Folmont History - Introduction
The story of Himatawa took place (or could have) at Folmont near Bucktail Drive, just above the headwaters of Breastworks Run. The young Shawnee brave, may have perished in his encounter with the mountain lion, for ancient man was as often the hunted as the hunter. But we do know that his tribe, the fierce Shawnee, were permitted to hunt and camp in this area by the Iroquois, or Six Nations, who ruled over most of Pennsylvania for generations. But eventually all of the native Americans were driven out by European settlers.
It is also true that Allegheny Mountain was once covered with majestic pine and hemlock trees. They were all but gone by the beginning of the twentieth century. We know they were there in 1758 when another 'tribe,' the English, were building a road for General Forbes' army. On September 15, 1758, Captain George Armstrong, writing to Colonel Henry Bouquet, drafted these poignant words, "... the great trees hard as iron breaks our axes,..."(sic). Traces of the Forbes Road and the later logging railroads used to haul out the great logs can still be found at Folmont if you know where to look.
There is also evidence at Folmont of a much dimmer past, long before man, or any mammal, trod the earth. Two hundred million years ago myriad species of reptiles, including perhaps the famed dinosaurs, roamed the area we now call Folmont. They lived on the lush swamp vegetation that formed the lucrative coal beds of the 'Allegheny Formation,' which covers much of Somerset County. Fortunately for us who live at Folmont, the swamps existed at an elevation above the present ground and were eroded away in later epochs as gigantic tectonic forces built the Appalachian Mountains. But the lower, and even older stratum, that still caps the mountain, called the Pottsville Sandstone, not only provides us with fossils of primeval flora and fauna, it also furnishes us with a beautiful and interesting building material. One home at Folmont contains the Fossil of a primordial fish in a stone on the game room wall.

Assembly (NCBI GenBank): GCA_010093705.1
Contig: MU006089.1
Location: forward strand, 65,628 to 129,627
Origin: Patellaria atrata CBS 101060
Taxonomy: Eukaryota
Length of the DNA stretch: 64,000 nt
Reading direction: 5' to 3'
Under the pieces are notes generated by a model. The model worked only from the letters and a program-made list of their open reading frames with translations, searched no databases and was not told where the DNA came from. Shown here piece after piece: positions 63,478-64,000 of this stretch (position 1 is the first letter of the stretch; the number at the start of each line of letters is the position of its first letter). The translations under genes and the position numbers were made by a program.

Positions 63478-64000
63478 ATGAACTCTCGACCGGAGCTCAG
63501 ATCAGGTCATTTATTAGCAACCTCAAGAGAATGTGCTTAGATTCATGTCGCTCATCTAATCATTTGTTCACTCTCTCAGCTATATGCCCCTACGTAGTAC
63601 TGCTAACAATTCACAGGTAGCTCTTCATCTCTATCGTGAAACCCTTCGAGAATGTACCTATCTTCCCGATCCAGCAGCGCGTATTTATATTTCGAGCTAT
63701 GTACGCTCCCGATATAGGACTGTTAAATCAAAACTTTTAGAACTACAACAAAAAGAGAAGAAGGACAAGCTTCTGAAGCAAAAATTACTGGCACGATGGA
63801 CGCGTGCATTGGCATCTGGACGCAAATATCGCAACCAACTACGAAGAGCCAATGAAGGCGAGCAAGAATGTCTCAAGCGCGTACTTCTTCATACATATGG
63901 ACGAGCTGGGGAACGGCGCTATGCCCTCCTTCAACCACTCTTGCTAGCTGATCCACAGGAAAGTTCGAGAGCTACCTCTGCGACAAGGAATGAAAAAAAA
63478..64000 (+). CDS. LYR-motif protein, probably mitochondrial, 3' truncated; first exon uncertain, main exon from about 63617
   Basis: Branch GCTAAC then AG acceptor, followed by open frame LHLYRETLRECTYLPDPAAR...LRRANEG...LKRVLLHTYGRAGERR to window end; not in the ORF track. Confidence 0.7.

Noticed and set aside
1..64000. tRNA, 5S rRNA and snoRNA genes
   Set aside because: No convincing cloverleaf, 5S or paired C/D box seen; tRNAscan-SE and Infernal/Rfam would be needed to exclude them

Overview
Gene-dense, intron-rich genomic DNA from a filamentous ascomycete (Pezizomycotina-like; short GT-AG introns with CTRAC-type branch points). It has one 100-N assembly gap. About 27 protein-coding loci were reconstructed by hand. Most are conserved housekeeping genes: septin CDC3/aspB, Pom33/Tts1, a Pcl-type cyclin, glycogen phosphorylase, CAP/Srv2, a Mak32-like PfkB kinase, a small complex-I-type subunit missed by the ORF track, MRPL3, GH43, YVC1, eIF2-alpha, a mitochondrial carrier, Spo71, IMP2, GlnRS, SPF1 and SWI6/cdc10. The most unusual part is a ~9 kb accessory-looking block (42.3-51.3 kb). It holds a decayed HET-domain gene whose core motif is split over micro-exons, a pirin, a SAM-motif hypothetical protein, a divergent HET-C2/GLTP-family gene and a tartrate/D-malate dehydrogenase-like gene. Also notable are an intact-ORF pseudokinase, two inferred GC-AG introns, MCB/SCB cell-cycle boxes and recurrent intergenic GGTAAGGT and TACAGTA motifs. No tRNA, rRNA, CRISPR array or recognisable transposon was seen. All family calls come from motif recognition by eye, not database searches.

History, whether geologic, archeologic or modern, is often dull and dry, but it comes to life in your mind's eye if you let it. Touch the fossil of something that died three hundred million years ago and consider that man is only one million years old! Try to imagine what could have caused every dinosaur on earth to perish after having roamed this planet for over 100 million years. Indeed, try to speculate on where and what man will be 100 million years from now.
Hold in your modern hand a stone arrowhead and consider the ancient hand that made it. Examine a button that fell from the uniform of a Private in Forbes' army and contemplate what the young man was doing when it fell in 1758. Or pick up a rusting railroad spike from one of the old 'tram' roads at Folmont and imagine the people who ran the train, cut the trees, made the clothes and cooked the meals. Walk the highways of history at Folmont, where you may find such fossils and relics of our past and know that we too are molding history for future generations. Our tenure as the current caretakers of this land is ephemeral. Let us hope that future generations will speak well of us and the care we have taken to preserve this land.
This is why we call Folmont the Community of Tomorrow Nestled in History.